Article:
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Routers and Routing Basics - Routing and Routing Protocols

Routed vs. Routing Protocols

• Routed protocols can be routed using their Layer 3 addressing scheme.

– IP: Internet Protocol

– Novell IPX: Internetwork Packet eXchange

– AppleTalk

• Routing protocols are how routers communicate with each other, to determine paths and share routing tables.

– RIP: Routing Information Protocol

– IGRP: Interior Gateway Routing Protocol

– OSPF: Open Shortest Path First

Introduction to Routing

• Routing is about making path determination decisions based upon logical addresses.

• Routing table entries in routers are crucial for effective path determination. Routes can be learnt by routers, or set manually.

• Static routing

– Administrator manually enters all routes.

– Suitable for small networks and backup routes.

– Less traffic as no routing protocols enabled, and no updates.

– Becomes a problem if a link goes down.

• Dynamic routing

– Routers learn the topology from neighbours.

– Quick to adapt to changing topologies.

– Works well if a link goes down.

– Has greater overheads than static routing: more routing updates means more network traffic.

Configuring Static Routes

• Configure static route.

– Router(config)# ip route

• Include the optional administrative distance.

– Indicates route reliability.

– Lower values indicate greater reliability.

– If a static route is being configured as a backup for dynamic routes, use a greater admin distance.

• A router only installs a static route in its routing table if the destination is reachable.

– Router# show ip route


Configuring Default Routes

• A default route is a special static route to direct traffic whose destination doesn’t match any dynamic or static routes in the routing table.

– Use the ip route command in global config mode, then specify both the destination network and subnet mask as 0.0.0.0.

Basics of Routing Protocols

• A routing protocol learns all available routes and selects the best routes for use in the routing table.

• The algorithm used by the dynamic routing protocol determines how quickly the routing table accurately reflects the internetwork topology.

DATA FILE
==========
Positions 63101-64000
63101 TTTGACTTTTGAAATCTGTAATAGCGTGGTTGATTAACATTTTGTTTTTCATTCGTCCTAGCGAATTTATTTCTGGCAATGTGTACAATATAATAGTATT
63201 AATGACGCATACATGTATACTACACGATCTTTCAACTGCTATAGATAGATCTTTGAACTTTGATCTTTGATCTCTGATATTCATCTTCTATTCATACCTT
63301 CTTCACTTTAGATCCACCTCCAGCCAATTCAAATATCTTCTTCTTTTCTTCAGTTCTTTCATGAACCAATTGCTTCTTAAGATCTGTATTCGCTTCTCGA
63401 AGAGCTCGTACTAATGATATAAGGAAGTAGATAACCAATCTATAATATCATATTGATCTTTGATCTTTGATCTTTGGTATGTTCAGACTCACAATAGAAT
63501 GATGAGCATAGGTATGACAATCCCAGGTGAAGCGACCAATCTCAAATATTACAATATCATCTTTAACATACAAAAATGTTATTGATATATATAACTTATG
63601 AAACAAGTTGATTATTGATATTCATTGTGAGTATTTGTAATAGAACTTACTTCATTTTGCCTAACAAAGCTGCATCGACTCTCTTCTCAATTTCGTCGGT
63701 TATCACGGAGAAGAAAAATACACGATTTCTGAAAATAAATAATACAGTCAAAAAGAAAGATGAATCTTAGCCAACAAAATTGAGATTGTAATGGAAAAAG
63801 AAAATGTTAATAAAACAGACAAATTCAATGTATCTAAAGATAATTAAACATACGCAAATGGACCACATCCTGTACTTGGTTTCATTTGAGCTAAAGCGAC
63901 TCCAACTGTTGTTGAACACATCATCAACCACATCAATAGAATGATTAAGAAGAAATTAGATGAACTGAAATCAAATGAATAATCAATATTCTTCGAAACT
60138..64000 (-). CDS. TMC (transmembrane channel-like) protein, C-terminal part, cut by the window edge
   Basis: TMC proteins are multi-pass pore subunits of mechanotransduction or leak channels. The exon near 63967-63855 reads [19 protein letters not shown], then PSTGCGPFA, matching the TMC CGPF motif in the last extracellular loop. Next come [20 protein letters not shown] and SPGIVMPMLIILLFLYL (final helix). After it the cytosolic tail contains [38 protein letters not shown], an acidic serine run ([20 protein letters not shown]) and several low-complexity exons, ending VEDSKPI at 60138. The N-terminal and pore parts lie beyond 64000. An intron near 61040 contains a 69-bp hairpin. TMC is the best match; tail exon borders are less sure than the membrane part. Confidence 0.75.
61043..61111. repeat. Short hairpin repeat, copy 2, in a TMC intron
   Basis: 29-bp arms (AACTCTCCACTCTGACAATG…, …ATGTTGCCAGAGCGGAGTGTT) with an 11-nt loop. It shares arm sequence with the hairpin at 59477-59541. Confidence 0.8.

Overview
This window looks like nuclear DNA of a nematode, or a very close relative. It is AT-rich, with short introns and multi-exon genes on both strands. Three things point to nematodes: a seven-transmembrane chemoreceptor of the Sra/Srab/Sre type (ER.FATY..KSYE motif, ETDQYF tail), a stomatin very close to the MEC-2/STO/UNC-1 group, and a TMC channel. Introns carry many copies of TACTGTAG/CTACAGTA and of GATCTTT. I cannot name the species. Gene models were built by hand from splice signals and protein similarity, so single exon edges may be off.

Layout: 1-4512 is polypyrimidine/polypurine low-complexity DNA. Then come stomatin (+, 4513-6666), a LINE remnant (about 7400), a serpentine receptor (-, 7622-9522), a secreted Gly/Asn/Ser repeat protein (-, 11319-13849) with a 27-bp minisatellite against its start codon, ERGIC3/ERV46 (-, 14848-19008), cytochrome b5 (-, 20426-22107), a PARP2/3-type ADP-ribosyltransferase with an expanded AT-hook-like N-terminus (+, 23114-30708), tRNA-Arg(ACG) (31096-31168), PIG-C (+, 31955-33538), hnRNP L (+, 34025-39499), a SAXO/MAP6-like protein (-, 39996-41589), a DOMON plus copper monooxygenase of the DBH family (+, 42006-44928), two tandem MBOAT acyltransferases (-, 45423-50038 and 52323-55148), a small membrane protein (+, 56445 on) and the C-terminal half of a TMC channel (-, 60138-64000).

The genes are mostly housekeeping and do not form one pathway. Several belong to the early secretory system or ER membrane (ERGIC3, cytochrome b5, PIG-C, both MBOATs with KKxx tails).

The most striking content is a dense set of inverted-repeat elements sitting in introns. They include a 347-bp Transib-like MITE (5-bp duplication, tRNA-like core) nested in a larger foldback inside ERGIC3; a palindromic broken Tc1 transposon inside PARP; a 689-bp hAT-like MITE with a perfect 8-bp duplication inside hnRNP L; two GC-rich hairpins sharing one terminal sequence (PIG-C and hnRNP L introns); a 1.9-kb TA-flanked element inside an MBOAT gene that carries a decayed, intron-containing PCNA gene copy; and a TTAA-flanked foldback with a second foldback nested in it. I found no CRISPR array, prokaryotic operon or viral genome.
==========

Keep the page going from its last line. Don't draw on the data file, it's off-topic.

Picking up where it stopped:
– When all routers share the same view of the internetwork topology, then the routers have converged.

– Algorithms mostly classified as distance vector or link-state.

Distance Vector Protocols

• Measures distance to other routers by number of hops.

• Periodically sends entire routing table to directly connected routers.

– This is how all routers accumulate distance vectors to other routers in the network.

– Routing updates are sent at regular intervals.

– Problem is a router only sees the topology of the entire internetwork from its own, and its neighbours’, perspectives. Distant routers usually remain unknown.

• Examples include RIP, IGRP, BGP.

Link-State Protocols

• Routers send Link-State Advertisements (LSAs) to directly connected routers upon topology change. An example is the OSPF routing protocol.

• A router adds information it receives in an LSA to its topological database, then passes on any new information in a new LSA.

– Topological database is updated with most recent information, helping create an accurate common view of the internetwork.

• The router uses the topological database with the Shortest Path First (SPF) algorithm to sort all available paths from shortest to longest into a shortest Path First tree.

– Final routing table is the result of applying SPF to the topological database.

Routing: Inside and Out

• Interior Gateway Protocols

– Designed to find the most rapid and reliable path through an Autonomous System (AS).

• Metrics used for path determination are of paramount importance to IGPs.

– An AS divides internetworks into smaller, more manageable networks under a common administration.

• Exterior Gateway Protocols

– Designed to link independent ASesthat use IGPs and are under different administrations, such as BGP routing protocol.

– Requires a list of networks to advertise as directly reachable.

Routing Protocols

• Routing Information Protocol (RIP)

– Distance vector interior routing protocol, specified in RFC 1058.

– Only metric used is hop count, max of 15.

– Routing updates broadcast every 30 secs.

• Interior Gateway Routing Protocol (IGRP)

– Distance vector interior routing protocol, developed by Cisco.

– Composite metric built from bandwidth, load, delay, reliability.

– Uses Autonomous Systems, routing updates broadcast every 90 secs.

• Open Shortest Path First (OSPF)

– Link-state interior routing protocol, specified in RFC 2328.

– Builds a topological database using the SPF algorithm.

– Uses process numbers, routing updates triggered by topology changes.

• Enhanced Interior Gateway Routing Protocol (EIGRP)

– Hybrid distance vector/link-state interior routing protocol by Cisco.

– Uses Diffused Update Algorithm (DUAL) to calculate the shortest path.

– Uses Autonomous Systems, routing updates triggered by topology changes.

• Border Gateway Protocol (BGP)

– Distance vector exterior routing protocol.

– Used to route Internet traffic between autonomous systems.

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